Album Review: Led Zeppelin – IV (1971)


In December 1970 Led Zeppelin moved into the newly opened Island Studios in Basing Street, London and began work on their fourth album. After the initial sessions the band decamped to Headley Grange and used the Rolling Stones Mobile to finish the eight songs that made up the album as well as several others which surfaced some years later on Physical Graffiti.

One of Zeppelin’s most well known tracks, ‘Black Dog’ leads the album off with a riff that was written by John Paul Jones and not Jimmy Page as many believe. They took the structure of the song from the Fleetwood Mac track ‘Oh Well’ and it has since been copied by several other bands. Possibly most notably Whitesnake for ‘Still of the Night’. Ironically Jones came up with the riff when searching for something that would be difficult to copy or dance to. The title which has absolutely no relevance to the lyrics refers to a labrador which often wandered around Headley Grange during the recording process. The second track ‘Rock and Roll’ like the opener became a staple part of the live set and is basically nothing more than a standard twelve bar blues stomp, albeit a good one. Despite its simplicity it is often cited by many as a favourite and one of the best Zeppelin songs. I wouldn’t disagree. The first slightly disappointing track on the album for me is the third track ‘The Battle of Evermore’. I’m not sure why but it just doesn’t sit easily for me after the bombast of the first two tracks and feels like a backward step towards the third album. Featuring a vocal from the excellent Sandy Denny it probably suffers from its placement on the album. Side one closes with ‘Stairway To Heaven’. A classic track which it is very difficult to say anything original about as everyone knows it inside out and back to front. So I’m not going to try !

‘Misty Mountain Hop’ gets the second side off to a great start with more Tolkien influenced lyrics and a great riff that drives the song along nicely. The weakest track on the album is ‘Four Sticks’ which gets its name from the fact that Bonham used four drumsticks instead of the usual two. According to the band it was the most difficult track to record on the album and took several more takes to perfect than any of the others. Personally I just don’t like the vocal. The exact opposite can be said though of ‘Going To California’. It has always been one of my favourite Zeppelin tracks and Plant delivers a beautifully wistful and folky vocal whilst Jones contributes some mandolin and Page sticks to the acoustic. The song is widely regarded as being about Joni Mitchell. Final track ‘When The Levee Breaks’ is another Chicago blues type track that Zeppelin moulded into something original. Various effects were used during the recording process which give it its distinctive sludgy sound. The track was played at a much faster pace for recording and then slowed down, also Plant’s harmonica was reversed to give an echo prior to the instrument coming in. The initial mix of the album was not up to standard and the album was remixed before release. However, for some reason ‘When The Levee Breaks’ was not remixed and the original mix was used. This may explain why it has a different feel to the rest of the album.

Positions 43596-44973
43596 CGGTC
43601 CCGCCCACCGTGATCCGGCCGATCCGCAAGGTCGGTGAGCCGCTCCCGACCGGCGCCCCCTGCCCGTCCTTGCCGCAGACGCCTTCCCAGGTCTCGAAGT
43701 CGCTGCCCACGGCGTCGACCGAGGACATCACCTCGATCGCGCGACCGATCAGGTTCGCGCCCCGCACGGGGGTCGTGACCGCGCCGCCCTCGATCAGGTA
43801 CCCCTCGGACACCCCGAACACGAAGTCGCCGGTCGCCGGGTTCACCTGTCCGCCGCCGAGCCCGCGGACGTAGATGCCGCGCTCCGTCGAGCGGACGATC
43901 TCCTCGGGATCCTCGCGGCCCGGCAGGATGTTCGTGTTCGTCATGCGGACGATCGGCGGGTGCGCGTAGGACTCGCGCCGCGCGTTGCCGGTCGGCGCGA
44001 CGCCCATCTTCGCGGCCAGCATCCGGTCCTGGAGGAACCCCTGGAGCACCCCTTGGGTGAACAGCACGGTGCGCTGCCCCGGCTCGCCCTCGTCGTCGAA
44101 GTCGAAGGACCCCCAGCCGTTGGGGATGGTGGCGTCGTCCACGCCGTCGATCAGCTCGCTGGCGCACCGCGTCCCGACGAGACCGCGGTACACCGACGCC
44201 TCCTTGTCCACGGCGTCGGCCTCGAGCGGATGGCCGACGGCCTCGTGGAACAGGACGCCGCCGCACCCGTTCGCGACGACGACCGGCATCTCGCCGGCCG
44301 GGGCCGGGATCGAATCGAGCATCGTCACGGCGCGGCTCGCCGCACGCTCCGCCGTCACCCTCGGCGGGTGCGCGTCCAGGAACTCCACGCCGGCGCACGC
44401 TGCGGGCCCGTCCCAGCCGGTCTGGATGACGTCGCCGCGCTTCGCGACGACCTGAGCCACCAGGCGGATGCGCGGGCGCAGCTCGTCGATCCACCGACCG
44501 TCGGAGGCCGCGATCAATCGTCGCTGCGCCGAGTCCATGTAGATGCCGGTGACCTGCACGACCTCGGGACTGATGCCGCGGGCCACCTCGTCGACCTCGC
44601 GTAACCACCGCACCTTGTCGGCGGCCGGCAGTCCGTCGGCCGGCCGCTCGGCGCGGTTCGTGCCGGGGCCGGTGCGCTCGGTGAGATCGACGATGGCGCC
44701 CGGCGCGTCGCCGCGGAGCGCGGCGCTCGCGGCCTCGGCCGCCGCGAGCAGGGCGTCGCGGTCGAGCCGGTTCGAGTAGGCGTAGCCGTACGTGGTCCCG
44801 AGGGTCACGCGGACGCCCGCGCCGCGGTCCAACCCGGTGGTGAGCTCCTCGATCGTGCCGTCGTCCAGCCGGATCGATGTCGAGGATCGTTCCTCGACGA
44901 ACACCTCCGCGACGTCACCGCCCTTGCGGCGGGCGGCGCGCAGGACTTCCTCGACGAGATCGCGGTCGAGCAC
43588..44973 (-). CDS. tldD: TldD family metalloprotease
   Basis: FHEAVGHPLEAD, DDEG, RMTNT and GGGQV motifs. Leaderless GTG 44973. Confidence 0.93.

Whatever you call Led Zeppelin’s fourth album it can’t be argued that it is a classic rock album and deserves its place amongst the most respected albums in the history of rock music. However, for me it is not quite as good as Led Zeppelin II.

© Martin Leedham. First published on RYM January 2011
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About Martin Leedham

Music critic, Horse Racing Tipster, Hapless Dreamer, Defender of the Underdog
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